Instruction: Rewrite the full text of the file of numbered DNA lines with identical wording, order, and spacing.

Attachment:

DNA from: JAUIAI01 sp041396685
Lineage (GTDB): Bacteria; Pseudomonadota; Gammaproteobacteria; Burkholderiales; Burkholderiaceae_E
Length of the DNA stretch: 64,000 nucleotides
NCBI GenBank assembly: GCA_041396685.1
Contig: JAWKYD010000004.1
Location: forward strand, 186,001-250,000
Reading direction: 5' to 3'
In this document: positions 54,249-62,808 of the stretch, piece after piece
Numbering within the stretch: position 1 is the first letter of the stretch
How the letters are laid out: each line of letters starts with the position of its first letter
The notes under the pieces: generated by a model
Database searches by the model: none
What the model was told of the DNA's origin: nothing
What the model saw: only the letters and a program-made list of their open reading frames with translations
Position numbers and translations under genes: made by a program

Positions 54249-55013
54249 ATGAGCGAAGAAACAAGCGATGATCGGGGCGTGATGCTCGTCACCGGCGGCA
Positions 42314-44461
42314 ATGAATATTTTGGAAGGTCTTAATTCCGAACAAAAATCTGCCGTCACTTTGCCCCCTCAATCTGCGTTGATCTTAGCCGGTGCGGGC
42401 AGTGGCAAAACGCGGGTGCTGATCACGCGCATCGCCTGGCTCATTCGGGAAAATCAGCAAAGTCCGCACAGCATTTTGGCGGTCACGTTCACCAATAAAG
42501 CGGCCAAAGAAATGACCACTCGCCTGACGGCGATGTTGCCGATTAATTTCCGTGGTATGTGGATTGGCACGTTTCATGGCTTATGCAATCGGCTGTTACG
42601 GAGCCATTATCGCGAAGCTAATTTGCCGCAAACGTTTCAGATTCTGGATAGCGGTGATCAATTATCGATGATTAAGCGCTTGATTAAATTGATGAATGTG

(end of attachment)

DNA from: JAUIAI01 sp041396685
Lineage (GTDB): Bacteria; Pseudomonadota; Gammaproteobacteria; Burkholderiales; Burkholderiaceae_E
Length of the DNA stretch: 64,000 nucleotides
NCBI GenBank assembly: GCA_041396685.1
Contig: JAWKYD010000004.1
Location: forward strand, 186,001-250,000
Reading direction: 5' to 3'
In this document: positions 54,249-62,808 of the stretch, piece after piece
Numbering within the stretch: position 1 is the first letter of the stretch
How the letters are laid out: each line of letters starts with the position of its first letter
The notes under the pieces: generated by a model
Database searches by the model: none
What the model was told of the DNA's origin: nothing
What the model saw: only the letters and a program-made list of their open reading frames with translations
Position numbers and translations under genes: made by a program

Positions 54249-55013
54249 ATGAGCGAAGAAACAAGCGATGATCGGGGCGTGATGCTCGTCACCGGCGGCA
Positions 42314-44461
42314 ATGAATATTTTGGAAGGTCTTAATTCCGAACAAAAATCTGCCGTCACTTTGCCCCCTCAATCTGCGTTGATCTTAGCCGGTGCGGGC
42401 AGTGGCAAAACGCGGGTGCTGATCACGCGCATCGCCTGGCTCATTCGGGAAAATCAGCAAAGTCCGCACAGCATTTTGGCGGTCACGTTCACCAATAAAG
42501 CGGCCAAAGAAATGACCACTCGCCTGACGGCGATGTTGCCGATTAATTTCCGTGGTATGTGGATTGGCACGTTTCATGGCTTATGCAATCGGCTGTTACG
42601 GAGCCATTATCGCGAAGCTAATTTGCCGCAAACGTTTCAGATTCTGGATAGCGGTGATCAATTATCGATGATTAAGCGCTTGATTAAATTGATGAATGTG